| UITENHAGE

Land occupation named after Mayor Bobani erupts in protests

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“He said we can rebuild our shacks and live here. He promised to give us toilets, water and electricity”

Photo of protest debris and police vehicles
Protesters from Bobani informal settlement in Uitenhage shut down Rocklands and Alexander roads in a protest demanding electricity and more toilets and communal water taps. Photo: Mkhuseli Sizani
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By 3am on Monday about 200 people from Bobani informal settlement, Gungunguluza, had shut down Rocklands and Alexander roads in Uitenhage with burning tyres and rocks. They were demanding basic services including electricity.

Police used rubber bullets to disperse the protesters and then extinguished the burning barricades.

“Our mayor, Mongameli Bobani, came and addressed us after our shacks were demolished [in January],” said Noxolo Fisonti. “He said we can rebuild our shacks and live here. He promised to give us toilets, water and electricity.”

In February, GroundUp reported on the settlement named after Bobani. It was formed by backyard shack dwellers from various wards in Uitenhage after Bobani froze all evictions in the Nelson Mandela Bay area.

Ward Councillor Siphiwo Plaatjies (ANC) said, “I can confirm that Mayor Bobani did visit the area twice this year. His first visit was after the residents demanded to meet with him … because some of their material was missing after their shacks were demolished.

“He then granted them permission to live on that land. Councillors from KwaNobuhle in Uitenhage and Mayco Member for Human Settlements Andile Mfunda were also present … Mayor did promise to give the residents water, electricity and toilets.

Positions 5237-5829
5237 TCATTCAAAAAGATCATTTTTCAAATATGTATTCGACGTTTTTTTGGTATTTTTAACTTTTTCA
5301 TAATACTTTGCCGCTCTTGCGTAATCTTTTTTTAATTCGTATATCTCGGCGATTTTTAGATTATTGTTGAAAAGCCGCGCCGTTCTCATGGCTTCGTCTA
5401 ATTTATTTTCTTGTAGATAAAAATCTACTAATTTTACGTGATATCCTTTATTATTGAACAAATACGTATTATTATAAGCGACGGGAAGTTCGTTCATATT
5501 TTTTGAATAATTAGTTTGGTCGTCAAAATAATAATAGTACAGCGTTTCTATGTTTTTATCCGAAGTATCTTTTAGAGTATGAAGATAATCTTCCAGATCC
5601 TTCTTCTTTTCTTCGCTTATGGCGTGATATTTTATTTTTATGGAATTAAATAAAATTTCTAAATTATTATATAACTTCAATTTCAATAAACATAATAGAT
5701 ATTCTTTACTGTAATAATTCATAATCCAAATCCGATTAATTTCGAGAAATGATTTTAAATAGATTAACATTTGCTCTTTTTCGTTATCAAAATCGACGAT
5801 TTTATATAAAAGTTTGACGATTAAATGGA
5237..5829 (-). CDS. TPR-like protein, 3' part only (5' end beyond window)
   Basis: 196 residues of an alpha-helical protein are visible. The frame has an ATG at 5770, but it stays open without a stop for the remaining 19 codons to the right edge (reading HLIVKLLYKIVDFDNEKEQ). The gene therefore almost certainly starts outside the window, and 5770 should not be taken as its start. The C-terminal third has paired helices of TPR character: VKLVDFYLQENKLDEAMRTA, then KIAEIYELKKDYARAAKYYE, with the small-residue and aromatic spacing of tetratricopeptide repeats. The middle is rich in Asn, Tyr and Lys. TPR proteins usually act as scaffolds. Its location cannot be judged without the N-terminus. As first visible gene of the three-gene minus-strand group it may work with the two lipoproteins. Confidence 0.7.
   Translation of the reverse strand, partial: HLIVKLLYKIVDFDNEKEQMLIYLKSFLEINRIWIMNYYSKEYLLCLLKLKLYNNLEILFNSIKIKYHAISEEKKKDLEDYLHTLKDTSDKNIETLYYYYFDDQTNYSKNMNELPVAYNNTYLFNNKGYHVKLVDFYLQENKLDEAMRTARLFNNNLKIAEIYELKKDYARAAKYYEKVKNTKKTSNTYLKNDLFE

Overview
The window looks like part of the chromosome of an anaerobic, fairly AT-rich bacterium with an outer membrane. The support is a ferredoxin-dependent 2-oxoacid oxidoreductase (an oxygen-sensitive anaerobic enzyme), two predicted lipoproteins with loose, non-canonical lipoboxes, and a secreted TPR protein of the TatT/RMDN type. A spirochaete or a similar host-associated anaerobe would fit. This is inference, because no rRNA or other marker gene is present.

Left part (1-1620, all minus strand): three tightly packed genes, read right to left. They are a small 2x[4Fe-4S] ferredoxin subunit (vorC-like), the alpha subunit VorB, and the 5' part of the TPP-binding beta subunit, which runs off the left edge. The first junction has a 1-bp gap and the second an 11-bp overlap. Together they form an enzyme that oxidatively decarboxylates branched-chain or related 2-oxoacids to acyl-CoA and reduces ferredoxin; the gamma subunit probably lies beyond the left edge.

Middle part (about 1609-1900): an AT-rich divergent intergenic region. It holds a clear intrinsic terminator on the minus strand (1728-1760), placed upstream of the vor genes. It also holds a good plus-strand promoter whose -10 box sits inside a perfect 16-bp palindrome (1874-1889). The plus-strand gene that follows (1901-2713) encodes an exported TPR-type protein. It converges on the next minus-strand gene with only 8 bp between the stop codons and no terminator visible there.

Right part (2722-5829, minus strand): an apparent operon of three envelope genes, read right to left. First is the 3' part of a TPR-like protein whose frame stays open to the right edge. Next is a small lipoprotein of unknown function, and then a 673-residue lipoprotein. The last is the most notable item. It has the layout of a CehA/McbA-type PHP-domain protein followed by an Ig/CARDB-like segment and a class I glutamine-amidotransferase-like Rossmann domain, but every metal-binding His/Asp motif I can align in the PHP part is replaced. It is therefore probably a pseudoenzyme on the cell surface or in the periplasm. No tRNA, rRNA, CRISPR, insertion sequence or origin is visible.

“He delivered the toilets and water but they are not enough for the population of the area. But the residents demand electricity, which also gives them security from crimes committed in darkness,” said Plaatjies.

“He [Bobani] gave us ten toilets and six communal water taps. But we said that was not enough for 3,000 people. Out of these six water taps only four are working,” said Fisonti. “The toilets are filthy and stinking. They are only cleaned once a month.”

She said people queued for hours for water. People relieved themselves in paint buckets and emptied them in the bushes.

Pumelela Mvoko said, “We want electricity because paraffin is very expensive. A litre costs R14. We use it for cooking and paraffin lamps. But it can’t last for a month. The place is too dark and not safe, especially for women and children.”

Plaatjies said that this week they will know when the municipality will provide electricity to the area.

He said Bobani made a second visit in his capacity as UDM leader, accompanied by party president Bantu Holomisa, before the national elections.

“But I was not invited to that meeting and I don’t know what he promised that community again,” said Plaatjies.

Numerous attempts through several channels were made to reach Bobani. GroundUp has had no reply.

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TOPICS:  Electricity Land Sanitation Water

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